I also remember chips being quite bulky affairs you wrapped round your ankle which made me worry about blisters. These chips were battery powered and had to be handed in at the end of a race to be interrogated to read your time. As well as there being the risk that you would forget to hand your chip in at the end, these chips were more expensive to produce. The British 10k used the D-TAG: a single-use tracking system which is light enough to attach to your shoe laces. This means no blisters, no forgetting to return your chip… no worries! The technology works by capturing electromagnetic energy produced by the antennae on the ground and utilises this energy to emit a unique code. Fortunately, in the case of Sunday, these tags are also completely water-proof!

In the excitement of the race, I forgot to start my stop watch so I was especially grateful for this timing and being able to look up my splits immediately afterwards. I also found knowing that this information was publicly available quite a motivator to put in that extra bit of effort!

Real-time race stats

The Cheer Me On feature and D-TAG system were combined to produce another race day innovation: Real-time race stats displayed on large digital screens along the route. The large screens were not just used to show messages of support from friends but also displayed personalised messages about your progress such as “Susanna, your time at 9Km is 44 mins. Nearly there!” Obviously these messages were only shown for a few runners but again I thought it was a great feature and use of the technology in place.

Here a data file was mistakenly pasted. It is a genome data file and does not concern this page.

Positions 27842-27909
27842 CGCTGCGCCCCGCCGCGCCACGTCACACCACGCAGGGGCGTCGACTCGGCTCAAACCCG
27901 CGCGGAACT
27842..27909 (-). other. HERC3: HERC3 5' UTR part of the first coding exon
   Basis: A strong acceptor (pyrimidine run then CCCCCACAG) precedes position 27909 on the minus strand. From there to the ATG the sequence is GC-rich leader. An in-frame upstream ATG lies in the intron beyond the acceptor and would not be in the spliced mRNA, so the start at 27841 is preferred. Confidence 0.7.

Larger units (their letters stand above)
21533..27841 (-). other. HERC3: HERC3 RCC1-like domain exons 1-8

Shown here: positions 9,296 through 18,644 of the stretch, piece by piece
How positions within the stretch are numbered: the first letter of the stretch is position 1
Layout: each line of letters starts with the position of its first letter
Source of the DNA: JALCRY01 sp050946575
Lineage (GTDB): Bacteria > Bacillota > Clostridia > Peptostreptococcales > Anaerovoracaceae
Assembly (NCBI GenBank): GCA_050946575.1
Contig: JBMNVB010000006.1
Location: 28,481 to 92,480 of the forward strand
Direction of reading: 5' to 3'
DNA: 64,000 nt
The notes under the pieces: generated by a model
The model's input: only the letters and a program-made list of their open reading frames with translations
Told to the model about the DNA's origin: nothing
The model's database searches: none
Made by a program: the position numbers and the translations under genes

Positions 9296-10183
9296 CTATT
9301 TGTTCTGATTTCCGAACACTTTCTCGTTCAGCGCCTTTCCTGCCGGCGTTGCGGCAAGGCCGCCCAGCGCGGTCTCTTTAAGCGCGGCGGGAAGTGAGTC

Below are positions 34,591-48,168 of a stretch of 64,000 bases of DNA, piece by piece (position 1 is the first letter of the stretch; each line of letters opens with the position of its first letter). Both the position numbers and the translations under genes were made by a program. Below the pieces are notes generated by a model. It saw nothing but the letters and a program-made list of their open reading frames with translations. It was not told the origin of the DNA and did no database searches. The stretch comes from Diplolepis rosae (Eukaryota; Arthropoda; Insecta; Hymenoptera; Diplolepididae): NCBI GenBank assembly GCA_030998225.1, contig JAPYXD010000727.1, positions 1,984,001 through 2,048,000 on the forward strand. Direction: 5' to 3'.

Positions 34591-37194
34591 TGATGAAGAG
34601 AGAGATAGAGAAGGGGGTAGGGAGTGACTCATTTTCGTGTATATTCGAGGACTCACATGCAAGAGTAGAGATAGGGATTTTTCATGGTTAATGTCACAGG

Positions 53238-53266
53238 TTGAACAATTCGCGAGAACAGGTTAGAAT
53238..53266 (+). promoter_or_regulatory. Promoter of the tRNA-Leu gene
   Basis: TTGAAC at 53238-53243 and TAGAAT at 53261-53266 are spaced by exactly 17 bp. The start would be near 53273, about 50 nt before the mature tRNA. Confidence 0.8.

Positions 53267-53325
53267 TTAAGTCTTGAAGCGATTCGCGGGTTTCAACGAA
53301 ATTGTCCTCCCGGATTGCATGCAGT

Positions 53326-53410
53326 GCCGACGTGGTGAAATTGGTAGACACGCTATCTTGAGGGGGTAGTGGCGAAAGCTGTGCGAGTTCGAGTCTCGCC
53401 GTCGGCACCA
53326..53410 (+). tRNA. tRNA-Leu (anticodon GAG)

Beamed Motivational Imagery

Probably the least technologically advanced of the innovations, but still a great feature, were the motivational videos beamed onto the inside of the tunnels along the route. The race went through the long and dingy Blackfriars tunnel in both directions which could have been quite boring segments of the route. However, beamed onto the walls were huge videos of Paula Radcliffe and Mo Farah running with determined looks on their faces. This was quite a simple idea but I found having two of my heroes running virtually alongside me was a great experience!


The Cool-down

In summary, the British 10k was the most innovative race in which I’ve run and to my surprise, none of these innovations seemed gimmicky or annoying: quite the opposite. I think Nike and the organisers judged the mood perfectly. Result: I ran and finished feeling motivated, keen to get back and check my race splits online, and determined to be back for more next year!

Susanna, Neil and Matt ran the British 10K for Springboard for Children, Capgemini’s Charity of the Year. If you would like to sponsor them for their efforts, please visit: